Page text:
The Climate Policy Database collects greenhouse gas mitigation policies
Policies included in this database are often a combination of policies with an explicit climate change mitigation objective, such as greenhouse gas emissions reduction strategies; energy policies, that help to decarbonise the energy supply and/or reduce energy demand; and policies that aim to introduce low-emissions practices and technologies to non-energy sectors, such as agriculture and land use.
In this database a policy can be a law, strategic document, a target, or any other policy document that result in lasting reduction on the country’s emissions intensity. The Climate Policy Database does not track policies covering very specific areas, such as efficiency standards for individual engine types.
The Climate Policy Database closely tracks national climate policy developments in 42 countries including the European Union (EU) (see list below) and includes non-exhaustive information on other countries. The EU is treated as a country. Coverage of subnational and supranational policies is non-exhaustive for all countries.
For more details about our methodology and the list of indicators in the database, please download our documentation.
Table: Countries frequently updated in the CPDB
The CPDB is annually updated to include latest policy developments. These updated include new policies adopted and updates on existing policies, such as changes to the content and implementation status of policies (for example, when a policy is ended, superseded, or goes from being planned to in force).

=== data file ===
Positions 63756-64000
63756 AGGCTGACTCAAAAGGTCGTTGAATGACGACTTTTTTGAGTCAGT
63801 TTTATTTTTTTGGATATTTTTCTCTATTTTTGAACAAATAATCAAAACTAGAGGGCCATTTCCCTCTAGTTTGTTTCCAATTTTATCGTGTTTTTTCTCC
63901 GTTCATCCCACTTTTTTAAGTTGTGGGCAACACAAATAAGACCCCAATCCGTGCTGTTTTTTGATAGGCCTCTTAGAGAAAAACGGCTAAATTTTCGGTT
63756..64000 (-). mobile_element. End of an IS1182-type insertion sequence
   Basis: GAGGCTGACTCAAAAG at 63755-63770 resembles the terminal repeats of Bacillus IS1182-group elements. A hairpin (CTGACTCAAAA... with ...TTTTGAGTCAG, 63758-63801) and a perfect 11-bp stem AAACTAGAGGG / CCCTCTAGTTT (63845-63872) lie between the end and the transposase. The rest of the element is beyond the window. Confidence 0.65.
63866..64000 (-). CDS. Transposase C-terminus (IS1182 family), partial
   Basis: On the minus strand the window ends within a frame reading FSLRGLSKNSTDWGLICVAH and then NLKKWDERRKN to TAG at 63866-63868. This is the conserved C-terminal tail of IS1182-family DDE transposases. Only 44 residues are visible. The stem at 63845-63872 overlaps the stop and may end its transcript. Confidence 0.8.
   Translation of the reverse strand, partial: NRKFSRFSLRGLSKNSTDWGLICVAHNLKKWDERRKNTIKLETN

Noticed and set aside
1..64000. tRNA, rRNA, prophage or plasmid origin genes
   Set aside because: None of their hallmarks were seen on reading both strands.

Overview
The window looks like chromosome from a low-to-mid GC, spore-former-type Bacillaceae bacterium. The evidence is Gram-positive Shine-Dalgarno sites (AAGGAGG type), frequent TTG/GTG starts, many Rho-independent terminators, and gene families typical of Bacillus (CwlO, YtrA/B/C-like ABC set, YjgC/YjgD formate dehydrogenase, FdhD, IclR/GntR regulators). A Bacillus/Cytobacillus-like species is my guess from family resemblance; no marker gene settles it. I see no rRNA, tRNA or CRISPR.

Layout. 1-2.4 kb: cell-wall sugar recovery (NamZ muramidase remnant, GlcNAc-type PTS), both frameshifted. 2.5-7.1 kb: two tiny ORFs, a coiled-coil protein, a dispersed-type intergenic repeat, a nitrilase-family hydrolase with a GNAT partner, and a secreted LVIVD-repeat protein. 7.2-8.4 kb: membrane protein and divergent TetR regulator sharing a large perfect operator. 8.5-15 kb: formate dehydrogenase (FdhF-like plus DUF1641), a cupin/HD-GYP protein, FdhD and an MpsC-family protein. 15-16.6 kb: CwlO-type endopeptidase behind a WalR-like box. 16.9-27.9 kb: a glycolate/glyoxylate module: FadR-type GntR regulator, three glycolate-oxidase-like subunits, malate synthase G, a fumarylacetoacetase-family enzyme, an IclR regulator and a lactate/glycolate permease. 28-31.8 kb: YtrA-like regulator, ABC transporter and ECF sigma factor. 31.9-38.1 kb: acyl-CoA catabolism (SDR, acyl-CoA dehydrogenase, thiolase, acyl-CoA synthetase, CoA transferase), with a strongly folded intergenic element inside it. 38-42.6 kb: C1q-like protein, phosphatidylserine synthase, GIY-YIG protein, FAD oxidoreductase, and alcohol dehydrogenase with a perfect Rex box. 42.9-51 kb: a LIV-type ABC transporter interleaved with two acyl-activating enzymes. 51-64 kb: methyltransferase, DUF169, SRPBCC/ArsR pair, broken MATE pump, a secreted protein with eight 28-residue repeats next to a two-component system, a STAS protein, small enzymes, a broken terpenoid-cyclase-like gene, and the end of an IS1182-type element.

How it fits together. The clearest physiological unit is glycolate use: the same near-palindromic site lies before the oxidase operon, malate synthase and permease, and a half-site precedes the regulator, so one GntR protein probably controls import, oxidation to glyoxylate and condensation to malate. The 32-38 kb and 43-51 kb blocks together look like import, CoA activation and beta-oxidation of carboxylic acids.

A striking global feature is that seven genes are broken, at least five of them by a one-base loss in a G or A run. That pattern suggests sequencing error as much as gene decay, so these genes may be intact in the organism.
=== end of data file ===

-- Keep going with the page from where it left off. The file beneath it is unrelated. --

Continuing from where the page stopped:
Updating the CPDB is a collaborative effort of country experts who track new policies adopted in individual countries as part of their specific work. This research process includes surveying existing policy databases (see list below), as well as analysing official government documents, third-party reports, news sites and others.
Figure: Overview of CDPB data collection process.
The CPDB core team collects information from country experts and categorises it according to the CPDB’s taxonomies (see below). New or updated policies are checked against existing policies to ensure consistency and avoid duplication. Finally new policies are uploaded to the CPDB website. A bulk update is planned every year, where the previous year’s policies are added to the database, with smaller updates also happening throughout the year.
The CPDB classifies policies in key areas according to custom taxonomies to enable comparative policy analyses. These taxonomies were developed based on extensive research on climate policies and aim at providing a menu of options in important areas, to help track progress and identify gaps in policy adoption (Nascimento et al., 2022). The CPDB classifies policies according to the following main taxonomies.
Table: Summary of key CPDB taxonomies
Agriculture and Forestry, Buildings, Electricity and heat, General, Industry, Transport
Policy instrument types
Economic instruments, Regulatory instruments, Codes and standards, Voluntary approaches
Energy service demand reduction and resource efficiency, Energy efficiency, Renewables, Other low-carbon technologies and fuel switch, Non-energy, Cross-area policy options
For more information about the taxonomies is included in our documentaion or in the publication:
Nascimento, L. et al. (2022) ‘Twenty years of climate policy: G20 coverage and gaps’, Climate Policy, 22(2), pp. 158–174. Available at: https://doi.org/10.1080/14693062.2021.1993776.